The China-US phase-one economic and trade deal is a concrete step toward de-escalating bilateral tensions, experts have said.
"We see the phase-one agreement as modest, but for now, it ends the escalation pattern," Stephen Gallagher, chief US economist at the French multinational investment bank Societe Generale, told Xinhua in an interview.
China and the United States have agreed on the text of a phase-one economic and trade agreement based on the principle of equality and mutual respect.
The text includes chapters on intellectual property rights, technology transfer, food and agricultural products, financial services, exchange rates and transparency, trade expansion, and dispute settlements, according to a statement issued by the Chinese side on Dec 13.
Gallagher said the key takeaway for the announcement is that "we see a more constructive environment" for bilateral trade negotiations, adding that electronics, agriculture and general manufacturing can all benefit from the deal.
The progress is significant in that the announcement represents the first time that trade negotiations have led to an actual reduction in tariffs, rather than a mere delay, Mark Haefele, global chief investment officer at UBS Wealth Management, said earlier this week.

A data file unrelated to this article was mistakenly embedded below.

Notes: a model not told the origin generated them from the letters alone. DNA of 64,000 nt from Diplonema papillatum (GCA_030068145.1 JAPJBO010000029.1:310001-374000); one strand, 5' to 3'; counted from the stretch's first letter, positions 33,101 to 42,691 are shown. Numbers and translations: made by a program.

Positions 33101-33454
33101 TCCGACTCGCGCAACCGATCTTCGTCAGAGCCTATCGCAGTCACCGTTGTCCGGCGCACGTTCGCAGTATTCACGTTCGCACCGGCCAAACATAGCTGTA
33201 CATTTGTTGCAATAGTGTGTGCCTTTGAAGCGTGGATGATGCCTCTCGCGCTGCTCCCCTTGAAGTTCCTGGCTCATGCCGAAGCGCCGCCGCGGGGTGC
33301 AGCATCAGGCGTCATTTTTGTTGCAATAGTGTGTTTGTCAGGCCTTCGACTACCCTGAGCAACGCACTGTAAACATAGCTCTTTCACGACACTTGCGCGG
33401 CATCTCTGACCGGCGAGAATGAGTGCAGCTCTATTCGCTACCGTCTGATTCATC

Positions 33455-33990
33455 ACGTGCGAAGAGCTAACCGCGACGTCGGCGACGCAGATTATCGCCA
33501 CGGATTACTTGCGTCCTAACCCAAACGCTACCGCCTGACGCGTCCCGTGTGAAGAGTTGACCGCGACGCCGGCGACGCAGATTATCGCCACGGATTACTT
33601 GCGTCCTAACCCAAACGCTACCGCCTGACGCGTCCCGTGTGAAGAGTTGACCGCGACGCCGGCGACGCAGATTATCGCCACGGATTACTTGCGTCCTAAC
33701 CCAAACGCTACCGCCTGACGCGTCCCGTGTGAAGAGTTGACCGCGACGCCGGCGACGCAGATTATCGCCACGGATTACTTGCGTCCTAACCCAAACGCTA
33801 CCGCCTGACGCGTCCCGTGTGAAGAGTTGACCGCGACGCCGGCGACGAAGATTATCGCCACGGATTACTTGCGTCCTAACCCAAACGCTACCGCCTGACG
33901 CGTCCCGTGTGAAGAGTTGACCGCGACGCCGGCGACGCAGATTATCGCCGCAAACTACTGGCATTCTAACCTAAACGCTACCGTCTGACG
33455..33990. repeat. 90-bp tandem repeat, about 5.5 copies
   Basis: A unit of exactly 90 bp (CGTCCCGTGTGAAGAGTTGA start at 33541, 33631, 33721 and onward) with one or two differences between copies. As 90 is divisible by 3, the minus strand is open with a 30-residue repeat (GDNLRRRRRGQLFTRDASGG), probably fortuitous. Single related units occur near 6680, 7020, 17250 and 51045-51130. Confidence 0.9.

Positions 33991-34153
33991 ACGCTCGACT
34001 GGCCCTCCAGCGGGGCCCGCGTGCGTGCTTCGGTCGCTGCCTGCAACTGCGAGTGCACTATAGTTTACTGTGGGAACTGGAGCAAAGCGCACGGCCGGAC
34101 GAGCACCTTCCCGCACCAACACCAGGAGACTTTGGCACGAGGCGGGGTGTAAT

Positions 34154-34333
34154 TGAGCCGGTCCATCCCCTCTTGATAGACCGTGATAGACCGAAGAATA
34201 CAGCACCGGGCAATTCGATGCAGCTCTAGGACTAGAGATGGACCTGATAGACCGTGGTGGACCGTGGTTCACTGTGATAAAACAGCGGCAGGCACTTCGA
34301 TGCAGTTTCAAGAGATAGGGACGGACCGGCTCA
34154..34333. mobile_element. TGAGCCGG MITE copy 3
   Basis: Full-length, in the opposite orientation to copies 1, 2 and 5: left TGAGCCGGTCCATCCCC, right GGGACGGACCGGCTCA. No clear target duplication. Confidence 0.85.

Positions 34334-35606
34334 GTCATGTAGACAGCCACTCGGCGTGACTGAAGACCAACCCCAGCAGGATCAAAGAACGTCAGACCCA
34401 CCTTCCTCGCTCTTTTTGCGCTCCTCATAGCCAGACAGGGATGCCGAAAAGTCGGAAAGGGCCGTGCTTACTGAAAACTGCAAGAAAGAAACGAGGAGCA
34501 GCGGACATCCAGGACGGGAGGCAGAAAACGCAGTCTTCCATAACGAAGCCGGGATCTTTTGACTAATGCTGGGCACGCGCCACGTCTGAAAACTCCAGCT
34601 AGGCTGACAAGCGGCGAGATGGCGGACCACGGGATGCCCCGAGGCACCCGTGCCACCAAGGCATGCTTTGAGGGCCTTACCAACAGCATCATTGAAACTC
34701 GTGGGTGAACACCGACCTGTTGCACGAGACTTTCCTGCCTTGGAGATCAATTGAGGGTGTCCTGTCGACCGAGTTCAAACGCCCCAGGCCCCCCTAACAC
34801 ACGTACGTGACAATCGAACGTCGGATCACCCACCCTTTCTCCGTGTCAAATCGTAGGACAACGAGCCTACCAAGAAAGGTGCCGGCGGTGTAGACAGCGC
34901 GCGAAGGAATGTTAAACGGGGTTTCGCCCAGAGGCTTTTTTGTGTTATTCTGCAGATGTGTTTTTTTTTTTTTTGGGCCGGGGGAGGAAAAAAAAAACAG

Haefele added that the two sides may have reached the point of "peak tariffs" and this deal could be the start of a series of phased rollbacks.
The phase-one trade deal will improve business sentiment and encourage businesses to expand capital expenditures, experts have said.
"This (deal) could unlock further upside for equity markets, driven by an improvement in business confidence and a recovery in investment," Haefele and his team said in a note.
U.S. equities posted solid weekly gains as investors cheered the agreement. For the week, the Dow added 1.13 per cent, the S&P 500 gained 1.65 per cent, and the Nasdaq rose 2.18 per cent.
Wendy Cutler, vice president of the Asia Society Policy Institute, said the deal "should go a long way in reversing the downward spiral in bilateral trade relations and increasing certainty for US businesses."
"America's trading partners around the world who were feeling the pain of this trade war must also be breathing a sigh of relief," added Cutler, a veteran trade negotiator who once served as acting deputy US trade representative.
Ethan S. Harris, global economist at Bank of America Securities, said in a report that the deal appears to include not only a delay of the December tariffs but also some rollbacks of earlier measures.
If confirmed, the deal should be "a modest tailwind for the global economy," Harris added.